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Michal Fishler, Eliezer E. Goldschmidt, and Shaul P. Monselise

Abstract

The dependence of fruit growth of grapefruit (Citrus paradisi Macf.) upon leaf area was investigated on girdled branches by manipulating leaf and fruit numbers. Leaf areas of 2.0 ± 0.5 m2 per fruit were found to be saturating with regard to fruit growth rate and size. Fruit on internal, shaded branches required larger leaf areas. Fruit on girdled branches weighed 44 to 119% more than fruit in ungirdled branches, which had leaf areas of 0.35 to 0.55 m2 per fruit. This indicates that leaf area is one of the factors limiting fruit growth. Starch accumulated in thin twigs during the fruit growth season, forming a saturation curve similar to those obtained for fruit size when plotted against leaf area per fruit. Increasing leaf area per fruit could involve a decrease in photosynthetic activity, a possibility which now is being investigated further.

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Duane W. Greene and Wesley R. Autio

A series of experiments were initiated to evaluate the influence of notching on improving lateral branching of young apple trees. Buds on 2-year-old wood of `Redspur' Delicious/MM.111 were notched at 2-week intervals from 6 weeks before bloom to 2 weeks after. Notching increased lateral branching cubically with the greatest response occurring when notching was done 2 to 4 weeks before bloom. Bud break occurred equally well and shoots grew comparably when `Redcort'/M.7 were notched at the tip, middle, or base. Bud break and shoot growth from unnotched buds was greatest at the tip, intermediate in the middle and least at the base. Limbs of `Spygold'/M.7 were spread to a 45 degree angle then one bud from each l-year-old shoot was notched at either the top, side or on the bottom of the shoot. Notching increased lateral branching from all bud positions, but the greatest response was from buds notched at the top and least from those located at the bottom of a branch. Buds of `Marshall McIntosh' were notched on either 1 or 2-year-old wood. Notching increased lateral branching more on 2-year than on 1-year old wood.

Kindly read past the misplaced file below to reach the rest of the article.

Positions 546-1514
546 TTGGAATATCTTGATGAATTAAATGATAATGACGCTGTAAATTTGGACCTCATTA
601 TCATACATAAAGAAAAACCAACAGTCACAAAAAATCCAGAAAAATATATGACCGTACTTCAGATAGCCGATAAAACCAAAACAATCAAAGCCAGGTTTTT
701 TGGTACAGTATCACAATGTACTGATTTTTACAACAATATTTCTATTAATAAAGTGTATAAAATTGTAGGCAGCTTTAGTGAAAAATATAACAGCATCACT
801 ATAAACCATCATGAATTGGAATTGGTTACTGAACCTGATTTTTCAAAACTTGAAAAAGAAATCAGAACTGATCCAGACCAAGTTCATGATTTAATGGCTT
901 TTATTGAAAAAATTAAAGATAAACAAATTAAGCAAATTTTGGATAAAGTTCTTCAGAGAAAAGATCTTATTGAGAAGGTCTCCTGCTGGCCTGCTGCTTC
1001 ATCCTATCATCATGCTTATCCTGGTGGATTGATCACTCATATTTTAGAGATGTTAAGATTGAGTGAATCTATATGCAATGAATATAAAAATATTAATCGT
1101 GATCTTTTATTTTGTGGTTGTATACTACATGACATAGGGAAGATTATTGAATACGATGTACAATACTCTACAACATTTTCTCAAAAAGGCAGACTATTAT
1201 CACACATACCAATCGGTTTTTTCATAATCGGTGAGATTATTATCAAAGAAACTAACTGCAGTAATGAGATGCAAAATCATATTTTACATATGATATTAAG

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Duane W. Greene and Wesley R. Autio